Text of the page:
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Security experts weigh in on GDPR checklists

Security experts give their views on what final checks businesses should be doing on the eve of the General Data Protection Regulation compliance deadline, while a survey reveals almost half of Brits have not heard of it

Ahead of the compliance deadline for the EU General Data Protection Regulation (GDPR) and the new Data Protection Act, which implements the regulation in UK law, security experts have shared their top tips on what organisations should be focusing on at the start of a new data protection era.

For organisations that feel they are “behind” in their GDPR implementations, Martin Jartelius, chief security officer at security firm Outpost24, said they should ensure that they have:

  • Enumerated all sub-processors.
  • Performed data privacy impact assessments.
  • Equipped websites and any other means of communications where data processing occurs to gather consent in a compliant way and to log this process.
  • Informed users clearly about how to execute their right of erasure.
  • Informed staff about not emailing or instant messaging personal data, or using new platforms without legal approval, as there will be sub-processing without consent.

Next, Jartelius said organisations should plan how they will deal with any communication that might come in from individuals or inspectors. 

“Understand that if something happens, transparency and clear communications to affected users is key to avoiding fines as well as staying on the right side of the law – transparency will be key to avoiding disaster. Once those are in place, you can work to catch up and get back on track with the rest of your implementation,” he said.

Tomáš Mičo, senior data protection and licensing lawyer at Eset, said the GDPR was about to change the way organisations think about personal data processing, as well as the protection of data subjects’ rights, and that organisations should perform checks in five key areas:

  1. Principles: Comprehensive analysis and following validation are required when it comes to principles stipulated by GDPR which are the most important part of GDPR compliance. “Lawfulness, together with fairness and transparency, purpose and storage limitation, data minimisation, accuracy and integrity with confidentiality must be present in every stage of data processing,” said Mičo.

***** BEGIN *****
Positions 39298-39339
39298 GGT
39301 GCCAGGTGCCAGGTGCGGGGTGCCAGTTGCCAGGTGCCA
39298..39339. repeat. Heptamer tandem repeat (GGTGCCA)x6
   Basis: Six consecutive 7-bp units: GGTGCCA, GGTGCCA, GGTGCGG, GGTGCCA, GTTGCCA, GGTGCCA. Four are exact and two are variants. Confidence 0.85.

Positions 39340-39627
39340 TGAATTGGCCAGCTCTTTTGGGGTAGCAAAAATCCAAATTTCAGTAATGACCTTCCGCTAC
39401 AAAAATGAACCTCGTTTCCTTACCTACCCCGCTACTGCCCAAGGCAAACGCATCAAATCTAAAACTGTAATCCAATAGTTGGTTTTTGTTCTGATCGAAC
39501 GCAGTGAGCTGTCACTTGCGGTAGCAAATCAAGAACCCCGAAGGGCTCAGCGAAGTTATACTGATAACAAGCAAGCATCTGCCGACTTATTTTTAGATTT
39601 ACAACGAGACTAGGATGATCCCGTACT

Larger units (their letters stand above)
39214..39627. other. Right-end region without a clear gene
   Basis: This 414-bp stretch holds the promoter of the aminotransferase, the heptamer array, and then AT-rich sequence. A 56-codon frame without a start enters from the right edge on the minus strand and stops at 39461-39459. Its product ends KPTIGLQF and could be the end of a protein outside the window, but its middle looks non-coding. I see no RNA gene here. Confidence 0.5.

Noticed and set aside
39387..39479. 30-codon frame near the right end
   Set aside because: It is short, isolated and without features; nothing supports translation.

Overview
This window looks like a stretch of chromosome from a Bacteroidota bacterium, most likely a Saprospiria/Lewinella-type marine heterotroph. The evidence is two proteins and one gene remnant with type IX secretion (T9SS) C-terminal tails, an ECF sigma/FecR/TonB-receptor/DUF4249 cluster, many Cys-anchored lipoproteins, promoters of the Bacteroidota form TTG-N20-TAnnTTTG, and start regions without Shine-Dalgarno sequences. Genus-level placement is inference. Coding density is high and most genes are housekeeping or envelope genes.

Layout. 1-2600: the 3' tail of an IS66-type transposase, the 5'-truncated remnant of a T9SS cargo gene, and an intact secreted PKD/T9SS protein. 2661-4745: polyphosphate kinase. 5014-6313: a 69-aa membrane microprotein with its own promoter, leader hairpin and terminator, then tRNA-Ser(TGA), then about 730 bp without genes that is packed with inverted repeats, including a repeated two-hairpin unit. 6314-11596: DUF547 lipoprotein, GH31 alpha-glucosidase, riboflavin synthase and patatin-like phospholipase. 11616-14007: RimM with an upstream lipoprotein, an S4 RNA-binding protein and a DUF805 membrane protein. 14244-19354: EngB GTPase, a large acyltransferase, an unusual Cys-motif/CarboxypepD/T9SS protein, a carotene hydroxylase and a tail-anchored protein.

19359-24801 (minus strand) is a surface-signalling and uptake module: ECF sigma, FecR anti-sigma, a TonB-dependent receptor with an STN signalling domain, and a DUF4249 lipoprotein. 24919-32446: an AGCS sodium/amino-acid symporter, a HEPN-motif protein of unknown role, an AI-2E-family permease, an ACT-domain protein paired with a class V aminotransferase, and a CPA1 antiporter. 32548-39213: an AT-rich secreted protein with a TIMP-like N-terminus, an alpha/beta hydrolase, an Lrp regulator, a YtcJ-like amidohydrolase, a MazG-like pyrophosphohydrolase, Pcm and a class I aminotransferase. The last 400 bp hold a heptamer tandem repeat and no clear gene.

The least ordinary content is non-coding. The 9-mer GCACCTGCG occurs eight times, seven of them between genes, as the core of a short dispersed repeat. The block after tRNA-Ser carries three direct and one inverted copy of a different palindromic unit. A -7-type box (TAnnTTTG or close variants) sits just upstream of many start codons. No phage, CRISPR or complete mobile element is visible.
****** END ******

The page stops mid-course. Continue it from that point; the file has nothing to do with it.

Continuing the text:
2. Accountability: After embedding principles into data processing activities, it is important to check the organisation’s ability to demonstrate that they are working as intended. “Data controllers have to be able to provide solid evidence to support the claim of compliance in an investigation by data protection authorities,” said Mičo.
  3. Data processor arrangements: All former contracts with data processors need to be revised and amended to ensure compliance with requirements of GDPR.
  4. Data subjects’ rights: The controller should prepare and test the worst case scenario of data subjects’ requests, just to be sure that appropriate answers can be given within the period required by GDPR.
  5. Data protection officer: In the case of data controllers with a legal obligation to appoint a DPO, the selection process should have been already finished, or at least started.

Gavin Millard, technical director at Tenable, said it is important to remember good security is not measured by the number of zeros on a purchase order, but by how well technology is operationalised in the environment. “A well-configured £10,000 security technology can be far more effective than a poorly deployed £100,000 one,” he said.

Adrian Bisaz, European vice-president at CyberProof, said one of the top items on organisations’ checklists should be the “right to be forgotten” as it is one of the more difficult requirements for companies to implement in time. “Alternatives such as change of code or change of application are tactical solutions which don’t scale. An innovative approach is needed to help companies accelerate their ability to adhere to this requirement effectively,” he said.

Terry Ray, chief technology officer at Imperva, said there were two common mistakes companies continued to make with regards to data regulation. The first is failure to ensure they know where all of the regulation-relevant data is stored in their environment and that they know when that data is viewed or modified.

“This seems easy until a customer realises that most auditors will not accept a simple list of locations where private data is supposed to be. Instead, knowledgeable auditors expect a company to demonstrate that relevant data only exists in the locations where it’s supposed to be, and not where it isn’t.